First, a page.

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06 09 14 - Shooting for Peace: Armenian photogs reach out to Lebanonís children (From A.M. USA)
By John Hughes ArmeniaNow reporter
A team of Armenian photojournalists, including ArmeniaNow’s Karen Mirzoyan, returned Thursday from 10 days in Lebanon to launch a project aimed at helping the war-stricken children of Beirut.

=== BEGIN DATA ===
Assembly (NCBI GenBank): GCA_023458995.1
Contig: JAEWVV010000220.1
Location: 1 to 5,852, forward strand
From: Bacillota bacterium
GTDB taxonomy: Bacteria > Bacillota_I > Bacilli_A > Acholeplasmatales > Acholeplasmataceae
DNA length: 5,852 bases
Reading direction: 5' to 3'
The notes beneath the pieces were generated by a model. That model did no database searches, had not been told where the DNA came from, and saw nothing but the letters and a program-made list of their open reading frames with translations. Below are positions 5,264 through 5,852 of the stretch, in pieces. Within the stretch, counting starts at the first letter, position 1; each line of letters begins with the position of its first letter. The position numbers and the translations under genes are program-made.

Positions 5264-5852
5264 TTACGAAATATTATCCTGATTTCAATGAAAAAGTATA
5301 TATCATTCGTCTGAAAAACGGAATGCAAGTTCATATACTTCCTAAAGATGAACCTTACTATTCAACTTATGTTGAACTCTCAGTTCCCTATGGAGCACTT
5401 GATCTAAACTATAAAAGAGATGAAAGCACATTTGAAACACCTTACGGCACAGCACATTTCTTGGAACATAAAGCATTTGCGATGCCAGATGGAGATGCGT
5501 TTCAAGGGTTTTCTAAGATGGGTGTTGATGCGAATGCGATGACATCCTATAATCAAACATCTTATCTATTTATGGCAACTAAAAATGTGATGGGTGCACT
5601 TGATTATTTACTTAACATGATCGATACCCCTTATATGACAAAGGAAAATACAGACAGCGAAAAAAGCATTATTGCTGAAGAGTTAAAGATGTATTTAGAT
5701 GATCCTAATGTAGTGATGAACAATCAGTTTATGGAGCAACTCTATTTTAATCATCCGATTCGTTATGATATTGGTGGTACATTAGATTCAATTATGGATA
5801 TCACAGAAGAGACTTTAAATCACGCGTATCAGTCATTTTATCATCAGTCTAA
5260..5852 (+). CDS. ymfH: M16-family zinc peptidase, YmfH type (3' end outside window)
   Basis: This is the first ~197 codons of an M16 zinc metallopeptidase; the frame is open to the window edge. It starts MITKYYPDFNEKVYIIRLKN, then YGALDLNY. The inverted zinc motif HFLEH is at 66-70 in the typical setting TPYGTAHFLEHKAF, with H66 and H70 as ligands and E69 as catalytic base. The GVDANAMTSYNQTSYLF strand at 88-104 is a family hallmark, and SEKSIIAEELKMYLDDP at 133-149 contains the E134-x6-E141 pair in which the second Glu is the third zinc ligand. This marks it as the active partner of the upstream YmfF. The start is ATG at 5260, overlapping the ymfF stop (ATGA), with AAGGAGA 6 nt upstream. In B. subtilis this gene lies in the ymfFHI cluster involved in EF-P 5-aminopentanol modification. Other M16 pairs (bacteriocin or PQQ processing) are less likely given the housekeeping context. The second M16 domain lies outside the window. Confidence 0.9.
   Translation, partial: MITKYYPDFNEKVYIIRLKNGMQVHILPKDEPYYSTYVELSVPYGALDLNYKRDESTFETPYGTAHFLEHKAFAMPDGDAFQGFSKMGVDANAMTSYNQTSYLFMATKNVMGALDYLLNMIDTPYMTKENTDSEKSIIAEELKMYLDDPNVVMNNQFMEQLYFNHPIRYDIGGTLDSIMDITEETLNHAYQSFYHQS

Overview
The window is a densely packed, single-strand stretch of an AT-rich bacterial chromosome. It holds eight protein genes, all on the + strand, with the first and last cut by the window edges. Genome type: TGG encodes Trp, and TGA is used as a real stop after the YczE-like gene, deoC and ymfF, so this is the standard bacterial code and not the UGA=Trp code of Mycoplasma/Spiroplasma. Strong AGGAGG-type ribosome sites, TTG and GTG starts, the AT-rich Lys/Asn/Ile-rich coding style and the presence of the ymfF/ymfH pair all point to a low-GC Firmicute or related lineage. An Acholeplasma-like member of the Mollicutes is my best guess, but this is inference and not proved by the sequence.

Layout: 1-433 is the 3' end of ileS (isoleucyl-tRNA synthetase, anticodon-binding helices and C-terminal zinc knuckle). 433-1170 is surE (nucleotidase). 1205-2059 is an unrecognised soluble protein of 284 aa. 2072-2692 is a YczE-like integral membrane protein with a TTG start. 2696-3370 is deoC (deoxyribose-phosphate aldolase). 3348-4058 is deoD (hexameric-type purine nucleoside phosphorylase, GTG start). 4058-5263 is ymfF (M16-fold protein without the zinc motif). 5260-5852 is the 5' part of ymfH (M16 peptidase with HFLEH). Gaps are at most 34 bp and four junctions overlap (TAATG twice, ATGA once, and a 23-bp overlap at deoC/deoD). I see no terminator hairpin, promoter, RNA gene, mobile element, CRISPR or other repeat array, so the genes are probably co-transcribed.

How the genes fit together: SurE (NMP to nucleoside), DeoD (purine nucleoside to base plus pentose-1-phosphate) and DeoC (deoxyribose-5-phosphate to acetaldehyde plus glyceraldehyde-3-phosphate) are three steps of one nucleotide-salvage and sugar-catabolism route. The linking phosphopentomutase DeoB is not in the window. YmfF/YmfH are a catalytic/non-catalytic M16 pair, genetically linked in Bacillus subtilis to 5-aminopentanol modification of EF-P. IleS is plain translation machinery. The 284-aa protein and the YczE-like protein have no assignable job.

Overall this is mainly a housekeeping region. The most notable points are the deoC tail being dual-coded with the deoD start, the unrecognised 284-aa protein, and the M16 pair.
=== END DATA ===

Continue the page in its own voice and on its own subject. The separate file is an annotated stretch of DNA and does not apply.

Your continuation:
Led by veteran photojournalist Ruben Mangasaryan, the group also included German Avagyan and Anahit Hairapetyan, members of Mangasaryan’s Patker Photo Agency. The younger photojournalists (Mirzoyan and Hairapetyan were also students of Mangasaryan and Avagyan in a training program at Caucasus Media Institute in Yerevan.) The journalists left Yerevan August 19, and spent their time in Lebanon documenting the aftermath of war. They also shot in the Armenian village of Ainchar. According to Mangasaryan, cities and settlements where most Diaspora live are in the north of the country and were not dramatically impacted by the bombing and rocket attacks by Israeli military. (Still, some 1,000 Lebanese-Armenians fled to Armenia before the August 14 ceasfire.) Beirut, home to about 100,000 Armenian Diaspora, is incomparable to the city Mangasaryan saw on his last assignment there, in 2001. “Last time it was active, like a beehive,” Mangasaryan says. “Now, it is empty, because all the foreigners have left. The southern part of the city is in ruins – like Gyumri, after the earthquake.” Over the course of their mission, the quartet shot some 2,000 photos each. After final edits, the images will be exhibited in Yerevan, and will appear online. The ultimate goal of the project is to raise awareness of the suffering of Lebanon’s children and to raise funding for their aid. “Since Armenia has been in situations like this and has received help from other countries, now it is our duty to help others,” Mangasaryan says. “Financially, Armenia cannot provide serious assistance, but we can help by providing information.” The photojournalists were the only Armenian press who have reported from Lebanon since the fighting. Mangasaryan says Armenia itself is in a unique position to help Lebanon, owing to its close relations and to geo-political circumstance. “Armenia is one of the few countries that has good relations with both the Middle East and the West,” Mangasaryan says. “The United States is in bad relations with Lebanon (because of its support of Israel). Jewish communities are surely not going to help. This is a good chance for Armenia to have a valuable role in the region.” The photojournalists went own their own initiative. They received financial support from K-Telecom CJSC (VivaCell), and were assisted by the Armenian Embassy in Lebanon. In South Lebanon, the team was hosted and assisted by NBN TV correspondent Ali Diab. Much of the expense was absorbed by the photo agency. Those wishing to contribute to the further activities of the project, may do so via The team almost became stranded in Lebanon. After one flight back to Yerevan was cancelled, the next was overbooked. They were told no seats were available until October. Upon learning of the situation, Armavia Airlines sent a larger aircraft than was normally scheduled, to accommodate the photojournalists and others. Click here, for an extensive gallery of images from Lebanon. And here, for Karen Mirzoyan's black and white photos.


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